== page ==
Statins are the lipid-lowering drugs of choice. Statins reduce hepatic cholesterol synthesis by inhibiting enzyme HMG-CoA reductase. This leads to a consequent upregulation of LDL receptors on hepatocytes, which, in turn, lowers LDL cholesterol levels and triglycerides while raising HDL cholesterol. Headache and gastrointestinal side-effects are common. Statins carry a risk of hepatic and muscle toxicity. Muscle toxicity may rarely manifest with rhabdomyolysis.
For a comparison of statins with other lipid-lowering agents, see “Overview of lipid metabolism and lipid-lowering agents.”
|Overview of statin pharmacokinetics|
|Statin||Half-life in hours||CYP-450||Bioavailability |
|Simvastatin||2–3||CYP3A4, CYP3A5||∼ 5%|
|Pravastatin||∼ 2||-||∼ 20%|
|Pitavastatin||12||Limited CYP2C9||∼ 50%|
|Rosuvastatin||19||Limited CYP2C9||∼ 20%|
“Flo Loves Prague Since A Tour of Russia.” Lipid-lowering potency increases in the following order: Fluvastatin → Lovastatin → Pravastatin → Simvastatin → Atorvastatin → Rosuvastatin
- Competitive inhibition of HMG-CoA reductase renders this enzyme unable to convert HMG-CoA to mevalonate (the rate-limiting step of cholesterol synthesis) → reduced intrahepatic cholesterol biosynthesis → upregulation of expression of LDL receptor gene via sterol regulatory element-binding protein (SREBP) → increased LDL recycling and: 
- Pleiotropic effect:
- General (common): headache and gastrointestinal symptoms (e.g., constipation, diarrhea, flatulence)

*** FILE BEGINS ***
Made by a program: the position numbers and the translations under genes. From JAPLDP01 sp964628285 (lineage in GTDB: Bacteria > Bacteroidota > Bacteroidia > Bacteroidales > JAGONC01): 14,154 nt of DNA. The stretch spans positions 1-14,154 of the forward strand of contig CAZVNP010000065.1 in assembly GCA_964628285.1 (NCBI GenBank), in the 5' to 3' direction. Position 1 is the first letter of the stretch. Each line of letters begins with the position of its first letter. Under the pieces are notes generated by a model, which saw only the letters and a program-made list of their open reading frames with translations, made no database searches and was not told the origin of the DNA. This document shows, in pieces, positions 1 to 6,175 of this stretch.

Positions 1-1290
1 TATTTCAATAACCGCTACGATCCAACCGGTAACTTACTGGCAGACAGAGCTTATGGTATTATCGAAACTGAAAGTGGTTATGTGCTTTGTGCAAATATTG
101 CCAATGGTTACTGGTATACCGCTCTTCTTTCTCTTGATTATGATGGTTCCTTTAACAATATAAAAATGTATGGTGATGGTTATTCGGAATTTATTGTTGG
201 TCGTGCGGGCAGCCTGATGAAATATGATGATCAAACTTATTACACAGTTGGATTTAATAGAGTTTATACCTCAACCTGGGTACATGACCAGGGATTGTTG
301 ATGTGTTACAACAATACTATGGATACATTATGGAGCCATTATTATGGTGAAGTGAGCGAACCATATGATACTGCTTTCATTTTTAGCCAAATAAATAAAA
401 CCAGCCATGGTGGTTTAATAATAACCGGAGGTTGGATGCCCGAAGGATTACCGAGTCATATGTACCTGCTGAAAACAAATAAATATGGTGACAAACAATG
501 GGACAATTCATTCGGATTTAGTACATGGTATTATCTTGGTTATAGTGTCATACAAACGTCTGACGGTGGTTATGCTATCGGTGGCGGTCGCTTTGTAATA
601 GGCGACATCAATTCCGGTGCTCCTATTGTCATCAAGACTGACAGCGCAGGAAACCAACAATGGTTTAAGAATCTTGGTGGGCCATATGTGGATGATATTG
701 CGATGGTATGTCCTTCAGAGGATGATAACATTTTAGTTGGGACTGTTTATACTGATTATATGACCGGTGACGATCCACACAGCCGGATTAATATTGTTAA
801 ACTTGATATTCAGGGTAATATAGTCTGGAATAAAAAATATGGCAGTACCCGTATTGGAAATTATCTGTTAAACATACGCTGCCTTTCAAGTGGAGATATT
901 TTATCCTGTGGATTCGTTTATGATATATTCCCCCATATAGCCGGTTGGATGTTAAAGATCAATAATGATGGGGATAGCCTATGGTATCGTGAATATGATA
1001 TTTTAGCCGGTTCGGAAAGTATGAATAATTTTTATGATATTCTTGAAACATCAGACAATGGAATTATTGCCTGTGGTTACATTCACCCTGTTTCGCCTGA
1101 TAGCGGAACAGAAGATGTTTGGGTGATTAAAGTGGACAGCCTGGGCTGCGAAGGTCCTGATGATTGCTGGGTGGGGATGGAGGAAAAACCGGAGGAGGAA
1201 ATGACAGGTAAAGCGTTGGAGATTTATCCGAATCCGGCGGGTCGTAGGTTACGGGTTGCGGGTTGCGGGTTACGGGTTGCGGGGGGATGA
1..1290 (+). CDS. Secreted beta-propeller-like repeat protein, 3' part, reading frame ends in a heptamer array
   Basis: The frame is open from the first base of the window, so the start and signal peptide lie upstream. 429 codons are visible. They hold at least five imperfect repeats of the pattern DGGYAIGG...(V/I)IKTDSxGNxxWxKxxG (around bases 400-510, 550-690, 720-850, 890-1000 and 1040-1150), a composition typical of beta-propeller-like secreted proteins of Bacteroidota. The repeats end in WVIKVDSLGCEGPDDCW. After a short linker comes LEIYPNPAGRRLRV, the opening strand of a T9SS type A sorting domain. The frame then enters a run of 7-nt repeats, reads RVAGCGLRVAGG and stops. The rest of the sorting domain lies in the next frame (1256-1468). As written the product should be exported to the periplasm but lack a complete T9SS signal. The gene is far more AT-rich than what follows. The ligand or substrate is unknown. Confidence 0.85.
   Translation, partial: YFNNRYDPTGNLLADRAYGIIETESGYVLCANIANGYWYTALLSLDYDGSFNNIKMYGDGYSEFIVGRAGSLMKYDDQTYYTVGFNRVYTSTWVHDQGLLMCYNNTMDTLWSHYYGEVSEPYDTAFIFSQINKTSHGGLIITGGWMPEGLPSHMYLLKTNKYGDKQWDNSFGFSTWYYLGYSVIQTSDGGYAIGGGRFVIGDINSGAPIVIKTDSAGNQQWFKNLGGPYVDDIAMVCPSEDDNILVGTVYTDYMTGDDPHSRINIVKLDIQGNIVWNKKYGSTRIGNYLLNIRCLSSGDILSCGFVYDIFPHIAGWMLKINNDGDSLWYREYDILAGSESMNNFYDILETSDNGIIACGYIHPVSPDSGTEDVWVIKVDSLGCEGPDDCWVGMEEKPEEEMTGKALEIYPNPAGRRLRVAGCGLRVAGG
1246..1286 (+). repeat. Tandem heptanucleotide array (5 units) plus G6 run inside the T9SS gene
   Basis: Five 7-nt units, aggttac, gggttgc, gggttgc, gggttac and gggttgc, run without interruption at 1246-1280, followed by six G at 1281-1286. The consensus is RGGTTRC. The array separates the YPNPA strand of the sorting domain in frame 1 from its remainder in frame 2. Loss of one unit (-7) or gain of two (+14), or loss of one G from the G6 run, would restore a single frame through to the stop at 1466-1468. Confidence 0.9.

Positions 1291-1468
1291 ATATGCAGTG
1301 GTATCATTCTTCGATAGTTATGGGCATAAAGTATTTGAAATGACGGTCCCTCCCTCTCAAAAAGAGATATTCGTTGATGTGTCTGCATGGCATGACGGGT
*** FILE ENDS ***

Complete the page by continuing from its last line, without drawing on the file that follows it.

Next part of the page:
- Hepatic: (up to 3% of patients) ↑ LFTs due to the involvement of cytochrome P450 systems (CYP3A4 and CYP2C9) in the breakdown of statins 
Muscular: Statins decrease the synthesis of coenzyme Q10 and impair energy production within the muscle.
- Myalgia (muscle pain): continue treatment as long as creatinine phosphokinase (CK) remain normal
- Muscle pain and weakness, especially when used alongside fibrates or niacin
- Myositis: ↑ CK
- May progress to rhabdomyolysis: rare but severe side-effect that may lead to myoglobulinuria → (↑ BUN and ↑ creatinine)
- Management: discontinue statin therapy for 2–4 weeks; start treatment with a low-dose statin (e.g., pravastatin or fluvastatin) once symptoms have resolved
We list the most important adverse effects. The selection is not exhaustive.
- High-intensity statins 
- Low- to moderate-intensity statins: primary prevention of 
For details, seeand
Statins are the first-line therapy for hypercholesterolemia.
We list the most important contraindications. The selection is not exhaustive.
- Other lipid-lowering agents
- CYP3A4 inhibitors